Here’s some of what I found of it:

"We'll be dead soon"

Pithy commentary on it

Turned into a meme

Dumb and dumber

Classy, I know.  The gist that I got of this was, with the photo’s having been taken out of context (COVID would not be a thing for about twelve years, after all), they were pushing a narrative that anyone who questioned the use of masks was judged more or less out of hand to be a complete moron, assuming that any person with any smarts would accept masks without question.  What a lovely message, no?  Follow the herd or you will be ostracized.

The whole situation, where this old photo of me became popular again outside of its original context, left me feeling a bit uncomfortable.  On one hand, I was very much opposed to masks, social distancing, lockdowns, and all of the other alleged precautions that we were either asked or required to take on account of the pandemic.  I was of the opinion that government recommendations should have ended at “wash your hands and don’t touch your face” until a vaccine became available.  Masks and distancing and such, that should have been up to each person individually based on their own comfort level.  Recall that I made my opinions about the handling of the pandemic quite clear about a month ago in a Journal entry, so if there’s any question about where I stand on things related to that, it’s all there, in that (very long) entry.  The other thing that made me uncomfortable about this is that, while I opposed all of the measures being taken, I also couldn’t get behind the people protesting the measures, because they were either unable or unwilling to reach across the aisle and unify around a single issue.  Instead, the anti-lockdown protests came off as blatantly right-wing events, exemplified when some people were seen carrying massive guns to the events for no good reason other than to compensate for shortcomings in other places.  If you can’t keep your demonstration on message, I won’t consider participating, out of concern over being associated with all sorts of other issues that I might find abhorrent.  It also angered me very much that masks were seen as a partisan issue in the first place, when it really should not have been that way at all.  This should have been something that transcended party lines, but instead, it broke based on party affiliation for the most part.  I don’t know exactly where I would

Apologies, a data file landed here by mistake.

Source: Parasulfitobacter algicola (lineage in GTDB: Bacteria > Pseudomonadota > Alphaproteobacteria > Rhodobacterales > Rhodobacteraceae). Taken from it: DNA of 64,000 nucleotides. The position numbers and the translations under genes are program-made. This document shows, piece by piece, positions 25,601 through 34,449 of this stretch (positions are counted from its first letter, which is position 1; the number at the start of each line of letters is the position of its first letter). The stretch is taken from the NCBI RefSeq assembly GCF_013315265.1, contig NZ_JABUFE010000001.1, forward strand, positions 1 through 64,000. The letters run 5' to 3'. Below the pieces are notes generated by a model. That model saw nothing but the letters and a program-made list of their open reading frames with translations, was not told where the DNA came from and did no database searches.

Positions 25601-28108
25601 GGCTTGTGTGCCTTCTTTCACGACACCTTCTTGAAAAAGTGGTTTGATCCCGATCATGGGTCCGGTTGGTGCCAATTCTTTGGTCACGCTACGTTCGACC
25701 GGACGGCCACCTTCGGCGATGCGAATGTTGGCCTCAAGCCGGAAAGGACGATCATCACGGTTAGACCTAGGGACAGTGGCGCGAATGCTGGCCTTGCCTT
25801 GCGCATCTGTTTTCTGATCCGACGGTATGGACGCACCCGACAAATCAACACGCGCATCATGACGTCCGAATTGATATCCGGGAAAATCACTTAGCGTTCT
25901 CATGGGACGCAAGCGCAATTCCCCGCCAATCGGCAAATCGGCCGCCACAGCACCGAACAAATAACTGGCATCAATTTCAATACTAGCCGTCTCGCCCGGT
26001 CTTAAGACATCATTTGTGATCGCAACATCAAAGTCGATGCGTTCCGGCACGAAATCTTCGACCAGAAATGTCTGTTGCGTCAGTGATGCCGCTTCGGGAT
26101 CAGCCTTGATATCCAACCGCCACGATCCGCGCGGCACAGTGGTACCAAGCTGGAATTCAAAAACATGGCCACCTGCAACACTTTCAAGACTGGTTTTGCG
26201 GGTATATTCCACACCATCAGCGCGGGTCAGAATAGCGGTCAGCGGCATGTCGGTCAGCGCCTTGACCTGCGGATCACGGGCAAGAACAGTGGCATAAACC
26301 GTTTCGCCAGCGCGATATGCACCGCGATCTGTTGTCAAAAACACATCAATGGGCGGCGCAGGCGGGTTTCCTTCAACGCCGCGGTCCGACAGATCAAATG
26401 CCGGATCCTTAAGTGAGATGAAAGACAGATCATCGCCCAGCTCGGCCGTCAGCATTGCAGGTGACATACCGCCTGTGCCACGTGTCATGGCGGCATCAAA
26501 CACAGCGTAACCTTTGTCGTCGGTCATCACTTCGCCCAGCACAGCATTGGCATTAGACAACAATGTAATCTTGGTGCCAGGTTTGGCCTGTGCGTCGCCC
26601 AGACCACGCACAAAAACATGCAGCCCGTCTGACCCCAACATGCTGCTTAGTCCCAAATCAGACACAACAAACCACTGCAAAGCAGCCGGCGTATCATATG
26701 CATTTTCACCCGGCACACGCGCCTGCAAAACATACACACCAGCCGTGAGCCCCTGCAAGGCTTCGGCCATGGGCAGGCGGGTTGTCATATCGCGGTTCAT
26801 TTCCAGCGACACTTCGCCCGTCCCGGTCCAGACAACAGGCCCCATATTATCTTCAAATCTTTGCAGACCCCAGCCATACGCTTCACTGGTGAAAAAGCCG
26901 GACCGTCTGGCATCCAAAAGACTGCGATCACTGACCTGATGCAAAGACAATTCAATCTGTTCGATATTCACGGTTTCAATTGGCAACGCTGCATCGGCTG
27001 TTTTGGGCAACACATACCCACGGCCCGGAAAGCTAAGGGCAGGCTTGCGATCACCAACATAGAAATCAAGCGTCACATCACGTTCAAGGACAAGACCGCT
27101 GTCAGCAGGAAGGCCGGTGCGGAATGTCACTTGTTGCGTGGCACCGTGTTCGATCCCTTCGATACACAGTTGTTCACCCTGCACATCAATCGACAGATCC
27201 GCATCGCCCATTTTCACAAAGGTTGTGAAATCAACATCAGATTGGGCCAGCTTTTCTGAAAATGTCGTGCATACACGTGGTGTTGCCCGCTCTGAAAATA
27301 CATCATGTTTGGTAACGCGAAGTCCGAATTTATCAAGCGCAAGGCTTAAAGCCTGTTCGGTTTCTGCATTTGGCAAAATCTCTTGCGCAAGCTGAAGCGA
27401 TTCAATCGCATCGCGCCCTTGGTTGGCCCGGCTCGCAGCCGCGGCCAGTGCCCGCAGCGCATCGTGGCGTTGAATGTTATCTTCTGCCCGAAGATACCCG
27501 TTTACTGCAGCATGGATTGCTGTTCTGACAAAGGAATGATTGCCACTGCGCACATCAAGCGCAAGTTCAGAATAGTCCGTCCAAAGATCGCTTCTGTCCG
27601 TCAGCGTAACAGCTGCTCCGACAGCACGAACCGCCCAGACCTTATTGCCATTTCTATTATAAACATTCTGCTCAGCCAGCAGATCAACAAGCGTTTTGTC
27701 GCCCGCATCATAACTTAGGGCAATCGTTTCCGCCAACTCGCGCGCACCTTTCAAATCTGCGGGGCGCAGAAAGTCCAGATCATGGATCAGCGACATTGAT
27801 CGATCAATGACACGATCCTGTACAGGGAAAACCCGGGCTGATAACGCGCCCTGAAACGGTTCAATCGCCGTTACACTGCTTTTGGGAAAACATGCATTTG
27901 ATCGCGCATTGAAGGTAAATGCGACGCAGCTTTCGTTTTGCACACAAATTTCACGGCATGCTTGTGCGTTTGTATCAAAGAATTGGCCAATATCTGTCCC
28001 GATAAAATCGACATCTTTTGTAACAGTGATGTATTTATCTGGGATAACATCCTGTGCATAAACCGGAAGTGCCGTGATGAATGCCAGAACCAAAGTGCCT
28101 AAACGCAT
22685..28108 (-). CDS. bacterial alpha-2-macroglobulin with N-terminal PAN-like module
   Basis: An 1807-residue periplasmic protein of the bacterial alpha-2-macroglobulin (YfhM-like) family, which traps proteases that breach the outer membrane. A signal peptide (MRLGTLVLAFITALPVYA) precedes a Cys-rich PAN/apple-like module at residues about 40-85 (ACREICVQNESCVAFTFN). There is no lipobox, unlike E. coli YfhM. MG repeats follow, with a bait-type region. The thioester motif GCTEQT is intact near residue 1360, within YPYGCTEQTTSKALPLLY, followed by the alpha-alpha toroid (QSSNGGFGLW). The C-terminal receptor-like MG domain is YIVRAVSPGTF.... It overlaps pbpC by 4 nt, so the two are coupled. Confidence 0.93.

Meanwhile, while I take issue with my being associated with this issue in quite this way via an old photo taken out of context, remember that this is not my first rodeo when it comes to such matters.  Going as far back as my appearance in Front magazine, I’ve found my likeness in so many different places, both in context (i.e. about me), and out of context, that I’m used to it.  My reaction is typically closer to, “Oh, look, there I am.”  My favorite one that I turned up as of late is an article on Business Insider called “BMW And Porsche Are Now Testing Extra Wide Cars For Fat Drivers“, and there’s the photo of me in the seat of the Harrisonburg bus from 2005.  Remind me to thank Business Insider for calling me fat in their article.

So there you are, I suppose.  Gotta love what people on the Internet will turn up and use to make a point, and the way that they twist and turn it to fit the narrative that they’re trying to push.

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When your drone starts to act up… https://www.schuminweb.com/2021/06/07/when-your-drone-starts-to-act-up/ https://www.schuminweb.com/2021/06/07/when-your-drone-starts-to-act-up/#respond Mon, 07 Jun 2021 15:20:22 +0000 https://www.schuminweb.com/?p=39174 On Tuesday, June 1, Elyse and I went on a little adventure in Prince William County, Virginia, where the goal for me was to photograph some old AT&T Long Lines infrastructure up close with the drone.  First of all, for those not familiar, AT&T Long Lines is a now-defunct system from the mid-20th century used for telecommunications via microwave transmission.  It has long since been replaced by more modern systems, but many of the towers still remain.  Some have been converted to cell phone towers, with varying amounts of the old Long Lines infrastructure abandoned in place.  I’ve photographed about six of these things in varying degrees of detail, mostly in Virginia, both ground-based and with a drone.

On this particular day, I had two towers in my sights: one near Dumfries, and one near Manassas.  The Dumfries one was directly off of Route 234, and the Manassas one was a little bit further off of the beaten path.  The Dumfries tower was in full form, with its horn antennas still attached, while the Manassas tower had lost the old horn antennas.

Here are some of my photos of the Dumfries tower:

AT&T Long Lines tower near Dumfries

AT&T Long Lines tower near Dumfries

AT&T Long Lines tower near Dumfries

AT&T Long Lines tower near Dumfries

AT&T Long Lines tower near Dumfries

AT&T Long Lines tower near Dumfries

And here are some of my shots of the Manassas tower:

AT&T Long Lines tower near Manassas

AT&T Long Lines tower near Manassas

AT&T Long Lines tower near Manassas

AT&T Long Lines tower near Manassas

AT&T Long Lines tower near Manassas